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sábado, 10 de janeiro de 2009

In-sight: Visualising Theory, Theorising the Visual

In-sight: Visualising Theory, Theorising the Visual

PG Conference University of Sussex

15th-16th April, 2009

Sponsored by:

The Arts and Humanities Research Council

The Centre for Visual Fields & The Centre for Material Digital Culture at the University of Sussex

Visual culture is today in a state of radical change, across all of its myriad fields. This change is not only marked by the influence which the development of new technologies is having upon the practice of visual arts (i.e. 'mixed-media' theatre; the digital manipulation of the photographic / filmic image or cinematic production), and upon how the 'image' is theorised. It is also marked by an increasing trend towards interdisciplinarity, the dissolving of boundaries between formerly discrete fields, and the recognition of their influence upon one another.

Critical theory has long been closely engaged with visual culture and, given the current dynamism in the latter, we feel that this is an apposite moment to assess and articulate the present condition of their relationship. This conference represents an opportunity to do precisely this, through new and emerging research. The ultimate aim being to provide a coherent basis from which the question of how this multi-faceted relationship should evolve, in response to new technology-driven practices, can begin to be thought.

One of the key questions that this conference will seek to raise is that of 'application'. The role of critical theory, we would suggest, is not simply as a body of knowledge to be applied, but is also influenced by the visual artefact(s) that it addresses. Laura Mulvey claims that 'changes in the technologies of seeing affect human perception.' Just as the forms taken by visual media affect how we see, so may they also affect how we theorise (theoreo: to look at)? We would encourage papers that explore the relationship between critical theory and visual culture from a dialogic perspective.

We are seeking papers from a wide range of disciplines and theoretical positions, giving both the terms 'visual culture' and 'critical theory' broad definitions. For example, 'visual culture' may include, but is not limited to, fields as diverse as Art History, Film Studies, Theatre Studies, English, Photography and New Media Studies. Similarly, we would be open to, and welcome, papers from various schools of thought, as well as perspectives which draw upon experience in practice and the production of works in visual media.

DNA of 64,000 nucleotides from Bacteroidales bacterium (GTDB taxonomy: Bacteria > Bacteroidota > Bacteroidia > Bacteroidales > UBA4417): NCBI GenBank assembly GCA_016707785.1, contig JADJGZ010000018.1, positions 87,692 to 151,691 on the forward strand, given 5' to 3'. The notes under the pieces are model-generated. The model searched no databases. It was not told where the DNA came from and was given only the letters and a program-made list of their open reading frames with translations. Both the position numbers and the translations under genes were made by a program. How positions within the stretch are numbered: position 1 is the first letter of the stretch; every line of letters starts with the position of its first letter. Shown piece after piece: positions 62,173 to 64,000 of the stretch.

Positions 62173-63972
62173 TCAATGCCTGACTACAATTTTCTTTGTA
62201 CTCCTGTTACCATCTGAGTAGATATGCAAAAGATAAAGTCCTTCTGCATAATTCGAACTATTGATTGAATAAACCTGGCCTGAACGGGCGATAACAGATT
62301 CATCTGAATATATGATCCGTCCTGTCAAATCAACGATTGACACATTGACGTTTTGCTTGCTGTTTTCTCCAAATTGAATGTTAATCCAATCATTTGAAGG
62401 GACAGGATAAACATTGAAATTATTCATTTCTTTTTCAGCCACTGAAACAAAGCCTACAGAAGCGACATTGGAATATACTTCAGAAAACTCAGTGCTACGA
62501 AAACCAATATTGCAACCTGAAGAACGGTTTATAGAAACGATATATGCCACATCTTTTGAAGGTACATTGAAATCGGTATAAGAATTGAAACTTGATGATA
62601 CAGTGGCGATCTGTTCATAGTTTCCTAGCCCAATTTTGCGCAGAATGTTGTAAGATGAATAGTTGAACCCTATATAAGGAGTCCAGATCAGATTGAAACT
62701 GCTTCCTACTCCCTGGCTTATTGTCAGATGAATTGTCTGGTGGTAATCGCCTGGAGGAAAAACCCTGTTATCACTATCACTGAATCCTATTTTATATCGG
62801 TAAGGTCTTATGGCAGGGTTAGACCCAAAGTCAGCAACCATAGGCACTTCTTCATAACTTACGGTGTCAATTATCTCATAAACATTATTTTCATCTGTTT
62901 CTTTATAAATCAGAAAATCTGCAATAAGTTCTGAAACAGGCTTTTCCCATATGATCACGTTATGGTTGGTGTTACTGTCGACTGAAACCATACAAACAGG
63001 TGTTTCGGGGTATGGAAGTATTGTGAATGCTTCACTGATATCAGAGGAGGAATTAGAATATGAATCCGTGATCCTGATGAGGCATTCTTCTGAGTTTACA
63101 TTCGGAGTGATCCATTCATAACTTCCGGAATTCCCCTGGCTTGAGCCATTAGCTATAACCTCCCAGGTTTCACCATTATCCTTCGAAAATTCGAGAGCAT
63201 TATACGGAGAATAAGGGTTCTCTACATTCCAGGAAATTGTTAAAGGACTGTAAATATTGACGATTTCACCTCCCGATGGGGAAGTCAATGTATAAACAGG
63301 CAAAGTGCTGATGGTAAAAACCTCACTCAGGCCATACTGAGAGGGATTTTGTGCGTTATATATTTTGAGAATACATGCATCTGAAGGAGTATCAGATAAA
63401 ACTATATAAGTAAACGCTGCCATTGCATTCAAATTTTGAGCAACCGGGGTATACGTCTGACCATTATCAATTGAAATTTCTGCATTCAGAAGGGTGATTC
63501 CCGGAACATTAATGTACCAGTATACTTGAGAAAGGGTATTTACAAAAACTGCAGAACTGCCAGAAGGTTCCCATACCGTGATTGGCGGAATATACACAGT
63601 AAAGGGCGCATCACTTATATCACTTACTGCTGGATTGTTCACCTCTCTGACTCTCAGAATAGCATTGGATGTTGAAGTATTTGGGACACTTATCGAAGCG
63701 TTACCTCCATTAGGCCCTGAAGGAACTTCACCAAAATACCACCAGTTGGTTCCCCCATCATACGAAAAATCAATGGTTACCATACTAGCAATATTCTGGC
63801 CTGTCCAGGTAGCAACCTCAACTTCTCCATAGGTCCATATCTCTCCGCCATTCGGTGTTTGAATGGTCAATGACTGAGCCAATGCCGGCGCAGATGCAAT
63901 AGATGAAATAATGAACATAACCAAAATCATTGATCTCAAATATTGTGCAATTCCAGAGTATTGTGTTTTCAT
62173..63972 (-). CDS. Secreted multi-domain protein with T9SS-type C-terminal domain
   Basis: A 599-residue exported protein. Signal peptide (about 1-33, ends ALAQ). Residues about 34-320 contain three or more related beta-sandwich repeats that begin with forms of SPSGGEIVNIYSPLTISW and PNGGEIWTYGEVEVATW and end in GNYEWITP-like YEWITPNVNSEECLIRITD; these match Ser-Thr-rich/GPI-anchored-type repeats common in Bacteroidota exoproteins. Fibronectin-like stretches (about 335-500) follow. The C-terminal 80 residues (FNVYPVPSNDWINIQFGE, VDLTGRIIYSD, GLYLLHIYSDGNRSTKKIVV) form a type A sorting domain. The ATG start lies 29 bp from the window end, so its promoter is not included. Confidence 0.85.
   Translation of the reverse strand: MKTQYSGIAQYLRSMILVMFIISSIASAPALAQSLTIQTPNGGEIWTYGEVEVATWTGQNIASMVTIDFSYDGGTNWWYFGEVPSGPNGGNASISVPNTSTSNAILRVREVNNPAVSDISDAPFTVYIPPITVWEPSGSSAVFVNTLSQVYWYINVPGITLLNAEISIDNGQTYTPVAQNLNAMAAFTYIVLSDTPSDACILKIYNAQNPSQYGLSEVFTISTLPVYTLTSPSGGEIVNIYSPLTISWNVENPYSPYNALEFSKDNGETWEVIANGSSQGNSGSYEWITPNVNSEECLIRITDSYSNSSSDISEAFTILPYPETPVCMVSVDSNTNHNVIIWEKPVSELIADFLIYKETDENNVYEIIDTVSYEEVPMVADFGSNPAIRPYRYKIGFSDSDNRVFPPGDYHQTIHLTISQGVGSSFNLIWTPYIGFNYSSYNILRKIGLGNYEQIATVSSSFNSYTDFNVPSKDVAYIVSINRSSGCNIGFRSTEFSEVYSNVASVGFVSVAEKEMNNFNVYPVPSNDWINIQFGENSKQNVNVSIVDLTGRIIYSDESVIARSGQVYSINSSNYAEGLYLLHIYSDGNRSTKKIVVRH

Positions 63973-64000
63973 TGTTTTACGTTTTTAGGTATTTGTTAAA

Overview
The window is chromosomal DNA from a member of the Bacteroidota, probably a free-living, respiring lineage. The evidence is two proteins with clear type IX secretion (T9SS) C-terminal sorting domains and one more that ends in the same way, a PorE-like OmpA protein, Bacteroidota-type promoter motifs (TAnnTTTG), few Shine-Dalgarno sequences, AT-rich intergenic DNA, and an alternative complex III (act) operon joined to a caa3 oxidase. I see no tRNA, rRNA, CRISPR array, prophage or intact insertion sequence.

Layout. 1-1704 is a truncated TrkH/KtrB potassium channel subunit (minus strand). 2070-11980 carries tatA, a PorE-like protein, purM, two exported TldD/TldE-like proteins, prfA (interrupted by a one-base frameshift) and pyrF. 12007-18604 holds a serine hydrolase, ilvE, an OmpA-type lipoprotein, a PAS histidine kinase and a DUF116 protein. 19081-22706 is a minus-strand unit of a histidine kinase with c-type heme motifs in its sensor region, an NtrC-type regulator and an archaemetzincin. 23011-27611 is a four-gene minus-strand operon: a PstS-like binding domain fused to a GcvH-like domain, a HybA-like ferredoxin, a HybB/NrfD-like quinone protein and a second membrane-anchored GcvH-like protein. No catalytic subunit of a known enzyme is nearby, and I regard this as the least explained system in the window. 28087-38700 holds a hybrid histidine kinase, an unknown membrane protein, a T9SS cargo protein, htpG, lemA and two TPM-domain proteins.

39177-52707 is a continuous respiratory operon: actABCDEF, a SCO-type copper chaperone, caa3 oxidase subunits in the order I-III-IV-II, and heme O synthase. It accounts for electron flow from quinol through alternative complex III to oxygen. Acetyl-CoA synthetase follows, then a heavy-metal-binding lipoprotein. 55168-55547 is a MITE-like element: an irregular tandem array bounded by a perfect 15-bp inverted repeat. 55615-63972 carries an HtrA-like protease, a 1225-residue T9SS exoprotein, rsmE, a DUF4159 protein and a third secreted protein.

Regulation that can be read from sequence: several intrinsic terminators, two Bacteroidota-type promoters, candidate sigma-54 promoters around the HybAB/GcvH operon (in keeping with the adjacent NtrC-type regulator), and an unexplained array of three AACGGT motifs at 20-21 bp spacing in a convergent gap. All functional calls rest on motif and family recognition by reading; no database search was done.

Suggested topics may include, but are by no means restricted to:

* How a theory is informed by its encounter with visual culture (specific work(s), or field(s) generally).
* How a specific visual piece / work engages with, and implicitly or explicitly reconfigures, (a) theory.
* The 'appropriateness' or 'purchase' of a theory in relation to a particular field of / work in visual culture.
* The comparative place of a theory across multiple disciplines; or, conversely, the comparative place of a single aspect of visual culture across multiple critical positions.
* The literary 'image' in the digital age – writing fiction/theory/theatre in the era of pixilated precision and virtual realisation.
* How a theory predicts the effects of, and developments in, visual fields, and how the success/failure of such predictions impacts on the credibility of that theory.
* The 'morality' of visual culture. Is there a distinct morality across theories of the visual generally or running through specific fields?
* Do we 'risk' anything in theorising the visual and, if so, are these risks specific to particular mediums?
* Issues of 'application' generally.
* The evolution of a theory within visual culture (generally, or an aspect of).

We would welcome submissions from postgraduate research students for papers not exceeding 20 minutes. We would also be open to proposals for non-traditional presentations, please provide details with abstracts. Please also specify if audio-visual equipment will be required.

The deadline for abstracts, of no more than 250 words, is 19th January, 2009. These should be sent to us at: visual.conference@googlemail.com.

Please do not hesitate to contact us if you have any further queries, or would like more information.

Registration for attendance only will open 23rd January, 2009. A second announcement will be circulated with further details of this.

We very much look forward to hearing from you.

Organizing Committee of In-Sight 2009:

Graeme Pedlingham (Doctoral Candidate at University of Sussex)

Liz Sage (Doctoral Candidate at University of Sussex)

Nicky Falkof (Doctoral Candidate, London Consortium)

Sara Orning (Doctoral Candidate at University of California, Santa Cruz)

Sophie Rollins

Source: http://in-sightconference.org.uk/

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